Hollywoodbets Sports Blog: Opinion: Can cricket save the One-Day International

Opinion: Can cricket save the One-Day International

The game of cricket finds itself in an unusual position among the most popular sports in the world.

Cricket is the only sport played internationally across three distinct formats. While other sports have multiple formats, they are usually played by specialists. For instance, Neymar doesn't play a full international on a Wednesday and jump into a futsal match on the weekend.

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The reason cricketers can cross formats so much is that the basics of the game are still pretty much the same. Also, in many places the sport isn't financially viable enough to support large numbers of professionals.

Players do, at various points in their career opt not to play certain formats, sometimes choosing to only play Test cricket while others  opt for white-ball stuff. A growing number of players make a tidy living out of T20 cricket, almost all of them, however, have come through conventional channels and have played multiple formats.

Cricket lovers and pundits alike have noted how the formats are diverging, particularly the Test game and the shortest format. Purists are concerned that the popularity of T20s might be adversely effecting the skills players need to succeed at Test level.

They may have a case for this as in recent times scores in Test cricket have been lower and time spent at the crease has, on average, decreased in the last five years. Forgive the root maths please but those numbers look even worse if just two men are removed from them. Virat Kohli and Steve Smith stand head and shoulders above the rest when it comes to Test batting. Both men are possessed of a singular focus and determination and a great Test skill set.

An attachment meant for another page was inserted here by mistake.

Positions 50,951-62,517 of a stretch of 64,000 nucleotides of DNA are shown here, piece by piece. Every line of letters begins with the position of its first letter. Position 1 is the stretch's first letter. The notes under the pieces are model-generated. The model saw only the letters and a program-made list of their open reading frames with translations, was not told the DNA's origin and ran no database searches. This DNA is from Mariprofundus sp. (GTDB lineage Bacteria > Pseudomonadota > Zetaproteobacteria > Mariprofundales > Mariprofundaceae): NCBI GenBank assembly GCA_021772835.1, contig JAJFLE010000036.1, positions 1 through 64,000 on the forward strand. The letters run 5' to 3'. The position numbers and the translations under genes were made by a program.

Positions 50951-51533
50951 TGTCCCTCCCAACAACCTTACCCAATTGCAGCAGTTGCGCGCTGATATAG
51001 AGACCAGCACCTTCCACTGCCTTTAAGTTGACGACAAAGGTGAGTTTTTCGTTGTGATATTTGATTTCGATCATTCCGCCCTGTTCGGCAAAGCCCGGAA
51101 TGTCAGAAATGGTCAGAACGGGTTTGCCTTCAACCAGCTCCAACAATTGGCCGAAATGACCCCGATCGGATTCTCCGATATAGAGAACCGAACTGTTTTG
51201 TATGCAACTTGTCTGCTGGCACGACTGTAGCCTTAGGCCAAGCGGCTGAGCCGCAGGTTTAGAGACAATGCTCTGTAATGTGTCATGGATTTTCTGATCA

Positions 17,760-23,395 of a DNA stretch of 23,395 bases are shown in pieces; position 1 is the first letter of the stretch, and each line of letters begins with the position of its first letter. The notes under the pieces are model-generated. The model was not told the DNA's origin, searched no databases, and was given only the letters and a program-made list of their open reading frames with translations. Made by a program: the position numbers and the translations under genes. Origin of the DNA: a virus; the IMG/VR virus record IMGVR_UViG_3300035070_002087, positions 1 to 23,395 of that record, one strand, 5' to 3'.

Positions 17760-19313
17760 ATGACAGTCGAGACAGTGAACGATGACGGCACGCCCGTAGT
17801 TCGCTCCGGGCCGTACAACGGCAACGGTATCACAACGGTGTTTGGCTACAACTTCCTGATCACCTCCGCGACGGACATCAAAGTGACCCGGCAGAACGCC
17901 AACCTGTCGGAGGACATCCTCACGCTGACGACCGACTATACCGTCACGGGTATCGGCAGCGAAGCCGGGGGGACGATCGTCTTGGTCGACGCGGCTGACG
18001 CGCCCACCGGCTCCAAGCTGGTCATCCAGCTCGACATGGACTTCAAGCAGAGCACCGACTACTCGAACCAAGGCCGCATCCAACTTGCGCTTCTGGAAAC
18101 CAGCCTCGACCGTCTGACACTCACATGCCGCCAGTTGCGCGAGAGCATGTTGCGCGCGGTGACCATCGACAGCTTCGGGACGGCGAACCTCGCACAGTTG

T20 cricket has also had an impact on the way ODI cricket is played, arguably improving the format as a spectacle.

However, ODI cricket has a problem. It is not distinct enough from the T20 format anymore.

The fifty-over game, like many a man advancing in years, has a problem with its mid-section. The opening and closing ten overs of an ODI innings are played in conditions similar to T20s. At the start the batsmen look to go hard to establish a good platform, then at the death the slog is on. For bowlers, those ten over periods are also similar to the T20 game, they will use variations and upfront will try to get the ball to swing. The middle overs can be a real drag though.

ODI matches go into a noticeable lull from overs 11-40. From a tactical point of view, this period is when the bowling side wants to take wickets to prevent the late onslaught but to the casual viewer that tactical nuance offers little entertainment. Often those wickets aren't forthcoming and a spread field sees batsmen nudging and nurdling for close to two hours.

The middle of an ODI innings is devoid of the crunching shots of a T20 and also doesn't build tension like a session of Test cricket. It is this that makes ODI cricket the game's most problematic format.

ODI cricket had been the most played format, in terms of matches, until the ICC extended T20I status to all recognized cricket boards but won't be able to hold pride of place for long.

Cricket can probably keep the ODI format afloat by the collective will but something needs to be done about those middle overs.

Written by James Richardson for Hollywoodbets. 

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